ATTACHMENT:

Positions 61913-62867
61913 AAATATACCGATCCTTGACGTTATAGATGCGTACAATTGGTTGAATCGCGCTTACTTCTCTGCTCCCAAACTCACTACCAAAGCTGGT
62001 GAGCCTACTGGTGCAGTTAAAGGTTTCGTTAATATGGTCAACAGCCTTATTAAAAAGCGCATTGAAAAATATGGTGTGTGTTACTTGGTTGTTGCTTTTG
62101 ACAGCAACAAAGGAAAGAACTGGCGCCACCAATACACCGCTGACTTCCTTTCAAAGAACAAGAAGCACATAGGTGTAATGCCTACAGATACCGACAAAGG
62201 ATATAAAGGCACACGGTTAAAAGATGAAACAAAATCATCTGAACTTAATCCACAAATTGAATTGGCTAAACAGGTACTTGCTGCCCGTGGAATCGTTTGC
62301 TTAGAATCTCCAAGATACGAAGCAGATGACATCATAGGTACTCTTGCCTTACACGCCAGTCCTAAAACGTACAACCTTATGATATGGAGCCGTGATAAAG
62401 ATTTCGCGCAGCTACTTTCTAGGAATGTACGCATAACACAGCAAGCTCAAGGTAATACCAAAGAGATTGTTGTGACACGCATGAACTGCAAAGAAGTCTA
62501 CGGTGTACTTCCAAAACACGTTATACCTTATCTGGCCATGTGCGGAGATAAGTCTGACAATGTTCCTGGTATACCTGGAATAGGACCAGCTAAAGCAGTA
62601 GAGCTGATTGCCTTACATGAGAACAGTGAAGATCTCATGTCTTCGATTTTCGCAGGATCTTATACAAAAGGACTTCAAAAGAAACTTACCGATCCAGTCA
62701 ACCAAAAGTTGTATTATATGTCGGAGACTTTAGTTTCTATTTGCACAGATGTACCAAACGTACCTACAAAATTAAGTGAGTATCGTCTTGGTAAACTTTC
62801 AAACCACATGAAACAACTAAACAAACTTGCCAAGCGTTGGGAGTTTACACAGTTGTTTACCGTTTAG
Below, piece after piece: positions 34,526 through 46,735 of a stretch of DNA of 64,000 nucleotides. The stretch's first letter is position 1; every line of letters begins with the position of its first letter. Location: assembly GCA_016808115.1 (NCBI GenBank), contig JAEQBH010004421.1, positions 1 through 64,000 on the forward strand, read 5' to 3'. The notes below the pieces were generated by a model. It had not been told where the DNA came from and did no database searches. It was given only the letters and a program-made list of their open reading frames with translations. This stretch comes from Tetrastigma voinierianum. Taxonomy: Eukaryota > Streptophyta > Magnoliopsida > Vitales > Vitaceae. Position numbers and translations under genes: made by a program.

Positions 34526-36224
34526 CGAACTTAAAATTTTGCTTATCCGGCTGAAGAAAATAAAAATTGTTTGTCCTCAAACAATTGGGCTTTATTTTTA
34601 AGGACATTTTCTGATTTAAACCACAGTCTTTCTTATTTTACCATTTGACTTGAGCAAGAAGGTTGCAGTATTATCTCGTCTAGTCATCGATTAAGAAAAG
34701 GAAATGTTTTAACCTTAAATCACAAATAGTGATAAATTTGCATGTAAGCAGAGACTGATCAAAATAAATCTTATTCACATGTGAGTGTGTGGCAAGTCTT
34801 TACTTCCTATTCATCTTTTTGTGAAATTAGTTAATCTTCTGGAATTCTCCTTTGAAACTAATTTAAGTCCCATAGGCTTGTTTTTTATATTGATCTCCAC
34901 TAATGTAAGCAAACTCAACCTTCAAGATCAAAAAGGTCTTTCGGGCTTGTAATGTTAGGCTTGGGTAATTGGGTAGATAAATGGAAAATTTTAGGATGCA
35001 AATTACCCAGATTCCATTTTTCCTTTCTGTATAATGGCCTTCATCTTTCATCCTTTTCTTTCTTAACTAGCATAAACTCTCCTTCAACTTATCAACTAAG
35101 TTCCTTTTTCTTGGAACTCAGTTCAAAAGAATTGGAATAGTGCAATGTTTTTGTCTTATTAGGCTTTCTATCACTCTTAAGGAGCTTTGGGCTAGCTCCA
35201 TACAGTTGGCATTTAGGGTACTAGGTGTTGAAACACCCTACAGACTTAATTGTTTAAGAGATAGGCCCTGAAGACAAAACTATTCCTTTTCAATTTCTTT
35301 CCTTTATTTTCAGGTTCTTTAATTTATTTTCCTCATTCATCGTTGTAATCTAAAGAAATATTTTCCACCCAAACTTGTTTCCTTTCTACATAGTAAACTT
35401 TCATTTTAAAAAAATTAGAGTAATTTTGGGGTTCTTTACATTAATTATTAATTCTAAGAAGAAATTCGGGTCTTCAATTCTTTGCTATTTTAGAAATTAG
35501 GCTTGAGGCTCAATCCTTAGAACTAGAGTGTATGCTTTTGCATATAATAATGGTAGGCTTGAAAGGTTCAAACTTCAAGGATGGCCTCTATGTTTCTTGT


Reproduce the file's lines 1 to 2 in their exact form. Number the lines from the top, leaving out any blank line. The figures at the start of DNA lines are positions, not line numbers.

Positions 61913-62867
61913 AAATATACCGATCCTTGACGTTATAGATGCGTACAATTGGTTGAATCGCGCTTACTTCTCTGCTCCCAAACTCACTACCAAAGCTGGT